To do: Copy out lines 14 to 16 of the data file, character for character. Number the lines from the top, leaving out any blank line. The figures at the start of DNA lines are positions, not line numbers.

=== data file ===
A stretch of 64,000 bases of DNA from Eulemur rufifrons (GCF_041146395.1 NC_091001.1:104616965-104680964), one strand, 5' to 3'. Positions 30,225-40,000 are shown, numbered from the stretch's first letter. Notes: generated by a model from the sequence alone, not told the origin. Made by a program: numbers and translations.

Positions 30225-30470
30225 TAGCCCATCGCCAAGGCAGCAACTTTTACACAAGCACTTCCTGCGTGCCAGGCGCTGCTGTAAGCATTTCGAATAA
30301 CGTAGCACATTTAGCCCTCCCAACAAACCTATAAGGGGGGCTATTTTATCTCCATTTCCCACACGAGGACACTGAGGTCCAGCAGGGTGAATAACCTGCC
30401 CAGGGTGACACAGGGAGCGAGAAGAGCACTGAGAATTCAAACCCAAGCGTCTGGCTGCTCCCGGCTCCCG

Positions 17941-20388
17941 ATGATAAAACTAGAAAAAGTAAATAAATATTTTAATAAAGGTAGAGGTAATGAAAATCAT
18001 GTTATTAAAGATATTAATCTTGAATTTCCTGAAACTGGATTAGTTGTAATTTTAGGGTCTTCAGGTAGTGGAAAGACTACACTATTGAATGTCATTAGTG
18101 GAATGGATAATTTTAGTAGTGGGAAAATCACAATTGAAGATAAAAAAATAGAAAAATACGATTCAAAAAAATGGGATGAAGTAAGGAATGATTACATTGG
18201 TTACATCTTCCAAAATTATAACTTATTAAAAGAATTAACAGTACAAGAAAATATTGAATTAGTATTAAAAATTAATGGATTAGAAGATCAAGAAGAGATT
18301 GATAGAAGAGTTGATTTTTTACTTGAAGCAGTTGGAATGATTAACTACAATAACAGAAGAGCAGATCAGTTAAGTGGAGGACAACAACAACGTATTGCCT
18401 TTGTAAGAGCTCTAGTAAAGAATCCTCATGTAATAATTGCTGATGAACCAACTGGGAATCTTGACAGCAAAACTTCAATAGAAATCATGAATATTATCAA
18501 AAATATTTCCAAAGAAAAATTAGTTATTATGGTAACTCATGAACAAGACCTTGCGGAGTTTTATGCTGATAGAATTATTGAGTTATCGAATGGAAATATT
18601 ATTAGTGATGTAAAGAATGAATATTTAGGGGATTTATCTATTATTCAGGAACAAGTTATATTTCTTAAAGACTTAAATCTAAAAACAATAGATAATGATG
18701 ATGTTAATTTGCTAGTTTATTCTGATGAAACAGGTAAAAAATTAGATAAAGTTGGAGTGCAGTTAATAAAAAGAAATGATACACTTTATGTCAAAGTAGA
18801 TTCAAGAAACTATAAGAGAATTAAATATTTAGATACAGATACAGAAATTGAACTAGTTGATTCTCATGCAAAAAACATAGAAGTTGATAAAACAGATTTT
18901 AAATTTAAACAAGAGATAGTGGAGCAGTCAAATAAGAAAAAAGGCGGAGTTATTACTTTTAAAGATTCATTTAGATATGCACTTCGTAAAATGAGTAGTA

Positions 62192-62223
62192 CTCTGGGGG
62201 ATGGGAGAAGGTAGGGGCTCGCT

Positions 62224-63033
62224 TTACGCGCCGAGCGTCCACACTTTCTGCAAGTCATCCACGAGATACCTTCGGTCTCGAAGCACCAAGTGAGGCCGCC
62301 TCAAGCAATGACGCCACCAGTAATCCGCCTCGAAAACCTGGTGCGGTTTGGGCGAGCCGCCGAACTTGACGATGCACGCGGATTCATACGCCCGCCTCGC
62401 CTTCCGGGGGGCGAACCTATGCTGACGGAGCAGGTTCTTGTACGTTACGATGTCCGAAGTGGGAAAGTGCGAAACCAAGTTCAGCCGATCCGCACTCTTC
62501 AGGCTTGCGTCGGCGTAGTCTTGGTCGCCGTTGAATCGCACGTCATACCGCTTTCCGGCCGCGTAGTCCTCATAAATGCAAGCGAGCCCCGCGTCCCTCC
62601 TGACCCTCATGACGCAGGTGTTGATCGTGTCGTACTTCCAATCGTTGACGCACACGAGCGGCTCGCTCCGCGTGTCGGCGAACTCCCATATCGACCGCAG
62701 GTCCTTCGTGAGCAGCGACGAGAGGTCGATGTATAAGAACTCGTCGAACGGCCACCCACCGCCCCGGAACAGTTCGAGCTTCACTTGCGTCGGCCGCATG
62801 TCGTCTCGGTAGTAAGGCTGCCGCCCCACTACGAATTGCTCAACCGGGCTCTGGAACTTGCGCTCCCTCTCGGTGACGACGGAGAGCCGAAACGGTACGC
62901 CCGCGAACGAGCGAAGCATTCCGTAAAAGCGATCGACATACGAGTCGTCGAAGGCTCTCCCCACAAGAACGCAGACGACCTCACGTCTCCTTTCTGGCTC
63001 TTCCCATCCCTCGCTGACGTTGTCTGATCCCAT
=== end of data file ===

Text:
18601 ATTAGTGATGTAAAGAATGAATATTTAGGGGATTTATCTATTATTCAGGAACAAGTTATATTTCTTAAAGACTTAAATCTAAAAACAATAGATAATGATG
18701 ATGTTAATTTGCTAGTTTATTCTGATGAAACAGGTAAAAAATTAGATAAAGTTGGAGTGCAGTTAATAAAAAGAAATGATACACTTTATGTCAAAGTAGA
18801 TTCAAGAAACTATAAGAGAATTAAATATTTAGATACAGATACAGAAATTGAACTAGTTGATTCTCATGCAAAAAACATAGAAGTTGATAAAACAGATTTT